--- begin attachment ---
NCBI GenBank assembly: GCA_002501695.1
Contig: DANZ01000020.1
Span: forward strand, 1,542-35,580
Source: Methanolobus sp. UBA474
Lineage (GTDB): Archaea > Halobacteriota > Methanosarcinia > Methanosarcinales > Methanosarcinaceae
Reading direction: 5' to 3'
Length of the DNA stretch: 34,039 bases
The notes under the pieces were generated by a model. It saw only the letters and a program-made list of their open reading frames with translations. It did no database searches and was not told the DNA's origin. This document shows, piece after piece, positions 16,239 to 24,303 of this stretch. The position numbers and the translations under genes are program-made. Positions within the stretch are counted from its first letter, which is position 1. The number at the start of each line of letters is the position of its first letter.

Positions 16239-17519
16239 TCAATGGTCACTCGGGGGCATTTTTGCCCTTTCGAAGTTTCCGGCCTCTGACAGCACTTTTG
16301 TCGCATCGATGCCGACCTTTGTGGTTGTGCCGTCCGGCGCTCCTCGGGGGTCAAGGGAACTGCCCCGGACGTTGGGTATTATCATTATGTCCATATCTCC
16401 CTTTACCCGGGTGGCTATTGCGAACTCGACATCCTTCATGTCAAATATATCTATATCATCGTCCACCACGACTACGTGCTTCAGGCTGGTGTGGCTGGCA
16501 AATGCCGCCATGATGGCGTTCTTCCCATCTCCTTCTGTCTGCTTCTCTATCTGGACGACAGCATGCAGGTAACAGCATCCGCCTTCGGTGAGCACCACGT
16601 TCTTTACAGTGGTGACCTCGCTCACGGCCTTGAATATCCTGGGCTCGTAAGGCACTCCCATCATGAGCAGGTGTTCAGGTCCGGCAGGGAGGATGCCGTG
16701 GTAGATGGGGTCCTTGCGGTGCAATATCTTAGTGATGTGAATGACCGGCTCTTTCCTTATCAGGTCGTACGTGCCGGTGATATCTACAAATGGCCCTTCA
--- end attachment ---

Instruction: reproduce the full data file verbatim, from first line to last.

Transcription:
NCBI GenBank assembly: GCA_002501695.1
Contig: DANZ01000020.1
Span: forward strand, 1,542-35,580
Source: Methanolobus sp. UBA474
Lineage (GTDB): Archaea > Halobacteriota > Methanosarcinia > Methanosarcinales > Methanosarcinaceae
Reading direction: 5' to 3'
Length of the DNA stretch: 34,039 bases
The notes under the pieces were generated by a model. It saw only the letters and a program-made list of their open reading frames with translations. It did no database searches and was not told the DNA's origin. This document shows, piece after piece, positions 16,239 to 24,303 of this stretch. The position numbers and the translations under genes are program-made. Positions within the stretch are counted from its first letter, which is position 1. The number at the start of each line of letters is the position of its first letter.

Positions 16239-17519
16239 TCAATGGTCACTCGGGGGCATTTTTGCCCTTTCGAAGTTTCCGGCCTCTGACAGCACTTTTG
16301 TCGCATCGATGCCGACCTTTGTGGTTGTGCCGTCCGGCGCTCCTCGGGGGTCAAGGGAACTGCCCCGGACGTTGGGTATTATCATTATGTCCATATCTCC
16401 CTTTACCCGGGTGGCTATTGCGAACTCGACATCCTTCATGTCAAATATATCTATATCATCGTCCACCACGACTACGTGCTTCAGGCTGGTGTGGCTGGCA
16501 AATGCCGCCATGATGGCGTTCTTCCCATCTCCTTCTGTCTGCTTCTCTATCTGGACGACAGCATGCAGGTAACAGCATCCGCCTTCGGTGAGCACCACGT
16601 TCTTTACAGTGGTGACCTCGCTCACGGCCTTGAATATCCTGGGCTCGTAAGGCACTCCCATCATGAGCAGGTGTTCAGGTCCGGCAGGGAGGATGCCGTG
16701 GTAGATGGGGTCCTTGCGGTGCAATATCTTAGTGATGTGAATGACCGGCTCTTTCCTTATCAGGTCGTACGTGCCGGTGATATCTACAAATGGCCCTTCA